Solite Excavation: Day 13

120361 stacked

While I was out of town this past weekend, the VMNH excavation crew had an excellent day in the pit at Solite Quarry. Led by Ray Vodden, the VMNH crew (Jim, Kal, and Sydney) and a few students from Virginia Tech braved the cold to find some stellar fossils. One such find is a potentially complete specimen of Mecistotrachelos, uncovered by our educator Sydney Brown. Mecistotrachelos is a gliding diapsid reptile that was originally described by former VMNH curator Nick Fraser in 2007. Prior to Saturday’s excavation, there were only two confirmed Mecistotrachelos specimens. Today, I am happy to say we have a third! In the picture above, the head, curling neck, and upper body of the reptile can be seen. Unlike the holotype and paratype of this species (both housed at VMNH), this specimen has a good amount of relief. I was able to use low-angle lighting to capture several features of the skeleton. We also have an adjacent block that might contain the posterior half of the specimen. If you would like to learn more about Mecistotrachelos, check out Butch’s blog post, “From the collections room (Mecistotrachelos).” Great find, Sydney!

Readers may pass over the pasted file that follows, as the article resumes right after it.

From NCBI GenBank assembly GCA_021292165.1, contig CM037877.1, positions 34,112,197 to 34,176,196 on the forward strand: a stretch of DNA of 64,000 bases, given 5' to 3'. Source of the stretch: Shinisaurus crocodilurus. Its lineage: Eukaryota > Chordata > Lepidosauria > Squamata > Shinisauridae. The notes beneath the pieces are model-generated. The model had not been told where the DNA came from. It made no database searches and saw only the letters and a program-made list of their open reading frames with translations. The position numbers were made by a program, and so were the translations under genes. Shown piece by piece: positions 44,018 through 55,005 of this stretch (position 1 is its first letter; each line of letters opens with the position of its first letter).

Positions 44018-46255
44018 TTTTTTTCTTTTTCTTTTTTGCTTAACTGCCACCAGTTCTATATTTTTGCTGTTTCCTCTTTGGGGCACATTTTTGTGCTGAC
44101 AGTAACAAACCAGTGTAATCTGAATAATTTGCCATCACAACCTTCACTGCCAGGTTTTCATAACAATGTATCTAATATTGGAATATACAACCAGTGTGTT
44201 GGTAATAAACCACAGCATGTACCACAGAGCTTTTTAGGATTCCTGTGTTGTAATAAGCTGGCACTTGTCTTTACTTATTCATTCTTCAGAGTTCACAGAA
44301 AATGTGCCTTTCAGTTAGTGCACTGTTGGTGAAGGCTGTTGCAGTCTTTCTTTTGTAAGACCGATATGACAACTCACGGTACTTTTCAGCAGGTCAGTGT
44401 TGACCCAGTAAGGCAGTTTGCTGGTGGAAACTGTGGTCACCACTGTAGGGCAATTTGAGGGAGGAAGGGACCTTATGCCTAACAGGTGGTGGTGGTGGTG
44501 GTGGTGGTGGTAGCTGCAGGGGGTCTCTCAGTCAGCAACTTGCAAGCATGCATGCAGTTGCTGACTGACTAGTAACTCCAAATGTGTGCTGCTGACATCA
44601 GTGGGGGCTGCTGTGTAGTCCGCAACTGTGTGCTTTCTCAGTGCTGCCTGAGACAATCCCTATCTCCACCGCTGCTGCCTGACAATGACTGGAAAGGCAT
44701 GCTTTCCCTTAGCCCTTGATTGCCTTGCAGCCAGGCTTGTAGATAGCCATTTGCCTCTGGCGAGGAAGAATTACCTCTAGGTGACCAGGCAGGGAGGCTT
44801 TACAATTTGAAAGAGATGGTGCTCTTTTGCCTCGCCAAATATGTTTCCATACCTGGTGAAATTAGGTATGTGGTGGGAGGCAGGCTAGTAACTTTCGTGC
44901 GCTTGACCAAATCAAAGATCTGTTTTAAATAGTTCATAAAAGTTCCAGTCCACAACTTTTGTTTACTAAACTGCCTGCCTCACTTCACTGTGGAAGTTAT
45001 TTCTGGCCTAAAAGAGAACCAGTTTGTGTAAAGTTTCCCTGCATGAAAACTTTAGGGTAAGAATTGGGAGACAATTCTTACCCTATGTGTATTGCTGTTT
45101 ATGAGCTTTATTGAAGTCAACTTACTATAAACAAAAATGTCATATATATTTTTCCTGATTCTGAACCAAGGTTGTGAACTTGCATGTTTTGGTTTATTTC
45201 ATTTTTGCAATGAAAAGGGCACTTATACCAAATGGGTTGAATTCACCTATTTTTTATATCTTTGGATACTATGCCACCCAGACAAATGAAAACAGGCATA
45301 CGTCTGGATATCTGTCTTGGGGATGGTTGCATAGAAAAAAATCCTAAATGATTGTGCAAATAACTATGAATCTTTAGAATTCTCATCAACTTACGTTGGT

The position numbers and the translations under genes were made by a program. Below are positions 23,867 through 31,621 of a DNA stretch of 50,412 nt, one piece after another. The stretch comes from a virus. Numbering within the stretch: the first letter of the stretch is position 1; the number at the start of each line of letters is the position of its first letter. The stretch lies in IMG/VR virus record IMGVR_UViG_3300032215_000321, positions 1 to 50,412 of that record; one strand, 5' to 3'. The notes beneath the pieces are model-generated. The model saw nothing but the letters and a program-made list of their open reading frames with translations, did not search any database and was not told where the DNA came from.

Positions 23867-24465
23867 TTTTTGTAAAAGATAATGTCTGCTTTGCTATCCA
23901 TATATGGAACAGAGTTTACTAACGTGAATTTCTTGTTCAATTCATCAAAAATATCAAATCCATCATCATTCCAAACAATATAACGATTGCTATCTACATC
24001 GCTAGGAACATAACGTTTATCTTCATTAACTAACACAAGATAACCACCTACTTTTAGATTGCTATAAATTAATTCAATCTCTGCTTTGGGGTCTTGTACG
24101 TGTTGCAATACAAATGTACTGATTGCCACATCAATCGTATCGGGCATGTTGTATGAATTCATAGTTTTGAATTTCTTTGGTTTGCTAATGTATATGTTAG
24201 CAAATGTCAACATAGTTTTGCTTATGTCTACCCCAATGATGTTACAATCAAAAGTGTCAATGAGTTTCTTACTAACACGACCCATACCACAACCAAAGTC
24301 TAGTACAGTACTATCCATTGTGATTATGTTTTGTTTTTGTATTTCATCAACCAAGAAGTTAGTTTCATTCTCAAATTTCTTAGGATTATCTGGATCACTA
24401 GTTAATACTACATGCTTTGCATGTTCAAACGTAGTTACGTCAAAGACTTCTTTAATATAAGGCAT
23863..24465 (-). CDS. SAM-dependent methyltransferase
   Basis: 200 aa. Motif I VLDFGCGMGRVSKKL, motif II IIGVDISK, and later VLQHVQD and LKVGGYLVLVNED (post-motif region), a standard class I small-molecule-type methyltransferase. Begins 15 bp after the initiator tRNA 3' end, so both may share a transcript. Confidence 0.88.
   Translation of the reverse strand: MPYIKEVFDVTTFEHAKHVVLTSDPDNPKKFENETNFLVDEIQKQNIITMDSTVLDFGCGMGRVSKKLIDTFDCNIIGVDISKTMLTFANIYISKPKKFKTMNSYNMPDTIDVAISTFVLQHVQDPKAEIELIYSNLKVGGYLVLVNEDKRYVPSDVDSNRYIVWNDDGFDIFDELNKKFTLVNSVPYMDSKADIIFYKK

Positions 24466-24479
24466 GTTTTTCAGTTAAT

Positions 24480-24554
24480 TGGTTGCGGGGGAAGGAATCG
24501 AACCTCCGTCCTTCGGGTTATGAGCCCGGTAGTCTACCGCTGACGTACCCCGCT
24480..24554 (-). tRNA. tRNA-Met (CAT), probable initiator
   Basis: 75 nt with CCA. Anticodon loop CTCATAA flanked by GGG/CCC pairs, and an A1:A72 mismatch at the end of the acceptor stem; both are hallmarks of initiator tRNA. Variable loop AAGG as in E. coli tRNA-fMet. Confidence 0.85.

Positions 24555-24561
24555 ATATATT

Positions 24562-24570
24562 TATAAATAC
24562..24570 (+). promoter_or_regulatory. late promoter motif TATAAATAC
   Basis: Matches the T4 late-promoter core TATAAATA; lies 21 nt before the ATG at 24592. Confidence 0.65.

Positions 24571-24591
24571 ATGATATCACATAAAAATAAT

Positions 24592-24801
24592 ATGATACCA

20.25" from end of stem to tip of frond (the one that makes the longest length)

Another intriguing fossil was this branching plant found by curator Kal Ivanov. At first it looks like a cycad, but the specimen possesses a long stem with about seven fronds emerging from it. I have been in contact with paleobotanist Dr. Brian Axsmith, one of VMNH’s research associates, to get his opinion on the ID of this specimen.

Fish bones

No Tanytrachelos findings this time, but there were several fish, including the remains of a possible a Coelacanth, seen in the above picture. UPDATE:What we previously identified as a fish in the above photograph is actually the thoracic region of Mecistotrachelos.

120362 arrows

For all the structural geology fans, shown above is a small fish with its head separated from the rest of its body due to movement along a fault. The arrows indicate the direction of movement. Stay tuned in the weeks to come for a guest post from VMNH curator Jim Beard, who will be writing about the geology of our excavation area.

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